The future of construction: new materials and technologies


More than 2,000 materials are used in state-of-the-art construction these days - and it is sometimes hard to work out what the underlying products are. However, what are the materials of the future? How do they differ from traditional materials? To answer that question, we review some of the most fascinating and promising developments.

The future of construction: new materials and technologies

Transparent aluminium


Yes, you read that correctly: scientists have invented such a material: however, its production is expensive and complex – costing almost 5 dollars per square centimetre.



Transparent aluminium. Photo from


Transparent Aluminium Armour or aluminium oxynitride combines aluminium, oxygen and nitrogen. The transparent solid mass is four times harder than fused silica glass.  It can stand in for bulletproof glass or replace glass for pavement lights. The material is scratchproof and blast-resistant and at the same  two times lighter and thinner than ordinary armoured glass. 

Translucent concrete


This material was created by builders and not scientists. Hundreds of thousands of optical fibres are deployed in the structure of the composite material created from high-strength cement, fine marble or granite chip. The end result is a very robust, semi-transparent material, which also lights up.



Translucent concrete. Photo from

Green concrete


Researchers from the Massachusetts Institute of Technology propose the production of “green” concrete, with organic materials used instead of cement, for example, bones, shells and sea sponge. This development  will resolve two serious issues: it helps to save on energy during the production of concrete and eliminates the appearance of cracks during its use. Unfortunately, for the time being such concrete is still very expensive.



Concrete blocks. Photo from

Mushroom bricks and furniture


Materials suitable for construction, interiors or packaging can be made from mycelium (vegetative type of fungus). If mushrooms are mixed with corn and oat husk, the mixture is given the necessary shape and left in the dark, it will be transformed into cement. The mushrooms process the “food” for several days, and you end up with a  homogenous mass, which is then placed in a kiln. The light,  robust fire-resistant and moisture-proof product brings to mind polystyrene.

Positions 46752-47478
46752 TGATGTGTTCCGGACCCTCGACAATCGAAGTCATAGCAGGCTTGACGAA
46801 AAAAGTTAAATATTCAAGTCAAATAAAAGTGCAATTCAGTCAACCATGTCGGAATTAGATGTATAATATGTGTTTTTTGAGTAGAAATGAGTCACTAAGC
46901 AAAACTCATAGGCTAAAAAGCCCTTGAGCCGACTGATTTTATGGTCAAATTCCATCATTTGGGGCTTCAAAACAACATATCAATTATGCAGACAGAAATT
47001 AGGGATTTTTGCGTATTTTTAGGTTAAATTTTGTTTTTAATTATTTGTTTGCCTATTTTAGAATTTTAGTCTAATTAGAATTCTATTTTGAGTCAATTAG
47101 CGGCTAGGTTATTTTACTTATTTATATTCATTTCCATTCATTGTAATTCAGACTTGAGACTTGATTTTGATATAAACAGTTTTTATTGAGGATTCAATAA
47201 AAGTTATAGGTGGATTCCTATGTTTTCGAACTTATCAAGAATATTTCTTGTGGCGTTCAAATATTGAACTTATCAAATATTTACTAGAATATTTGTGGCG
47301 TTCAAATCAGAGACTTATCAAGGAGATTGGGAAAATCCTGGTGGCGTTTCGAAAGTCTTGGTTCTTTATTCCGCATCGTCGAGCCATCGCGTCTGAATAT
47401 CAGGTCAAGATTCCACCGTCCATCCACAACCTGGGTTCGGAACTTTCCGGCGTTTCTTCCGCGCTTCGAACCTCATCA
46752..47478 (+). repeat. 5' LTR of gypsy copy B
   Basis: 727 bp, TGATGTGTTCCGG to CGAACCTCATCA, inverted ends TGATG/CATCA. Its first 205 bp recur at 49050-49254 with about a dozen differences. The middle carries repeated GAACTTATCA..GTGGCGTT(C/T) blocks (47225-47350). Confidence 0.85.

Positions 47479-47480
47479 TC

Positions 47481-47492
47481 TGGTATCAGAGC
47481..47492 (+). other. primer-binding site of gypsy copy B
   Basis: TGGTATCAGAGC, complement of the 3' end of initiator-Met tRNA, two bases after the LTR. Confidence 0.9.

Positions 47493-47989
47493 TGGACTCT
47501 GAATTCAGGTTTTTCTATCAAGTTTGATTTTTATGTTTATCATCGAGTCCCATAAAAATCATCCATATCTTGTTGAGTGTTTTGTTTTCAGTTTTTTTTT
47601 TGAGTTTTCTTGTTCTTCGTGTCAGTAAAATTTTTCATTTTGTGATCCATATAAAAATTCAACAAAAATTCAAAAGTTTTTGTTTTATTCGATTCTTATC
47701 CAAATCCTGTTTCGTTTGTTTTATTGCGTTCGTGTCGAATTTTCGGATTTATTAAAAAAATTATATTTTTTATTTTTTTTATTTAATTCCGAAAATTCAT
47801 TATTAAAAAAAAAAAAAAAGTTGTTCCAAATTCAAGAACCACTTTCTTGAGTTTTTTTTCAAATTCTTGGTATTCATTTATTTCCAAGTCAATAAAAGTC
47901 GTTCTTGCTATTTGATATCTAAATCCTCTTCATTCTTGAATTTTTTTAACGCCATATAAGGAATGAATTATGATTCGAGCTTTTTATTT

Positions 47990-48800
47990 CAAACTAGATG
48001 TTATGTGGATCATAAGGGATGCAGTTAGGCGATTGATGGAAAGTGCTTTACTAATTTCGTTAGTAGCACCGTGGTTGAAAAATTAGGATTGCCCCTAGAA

The chair, made of mycelium (vegetative type of fungus). Photo from


The research company Ecovative Design, specialising in mushroom-based technologies, has proposed making bricks from mycelium. They come in any configuration – the mushroom grows rapidly, filling the shape, is extracted and undergoes heat treatment. The bricks are robust, but also light. They also have another advantage. They are easy to repair, restore and replace. Incidentally, mushrooms can also be used as the support frame for the construction of wooden houses, and also as a heat insulator. 



Bricks made of mushrooms. Photo from

Innovative protective coating 


A new coating made from zirconium, carbon plastic and oxygen can be inserted on wood, metal, plastic, glass or fibre. To obtain different shades, these components need to be mixed in different proportions. The material was invented for kitchen design, but can also be used to protect different gadgets, for example ‘intelligent” watches or smartphones. 



A new coating made from zirconium, carbon plastic and oxygen. Photo from


What do you think, which of these materials will be produced massively? Which one did you like more than others?

Source: WorldBuild365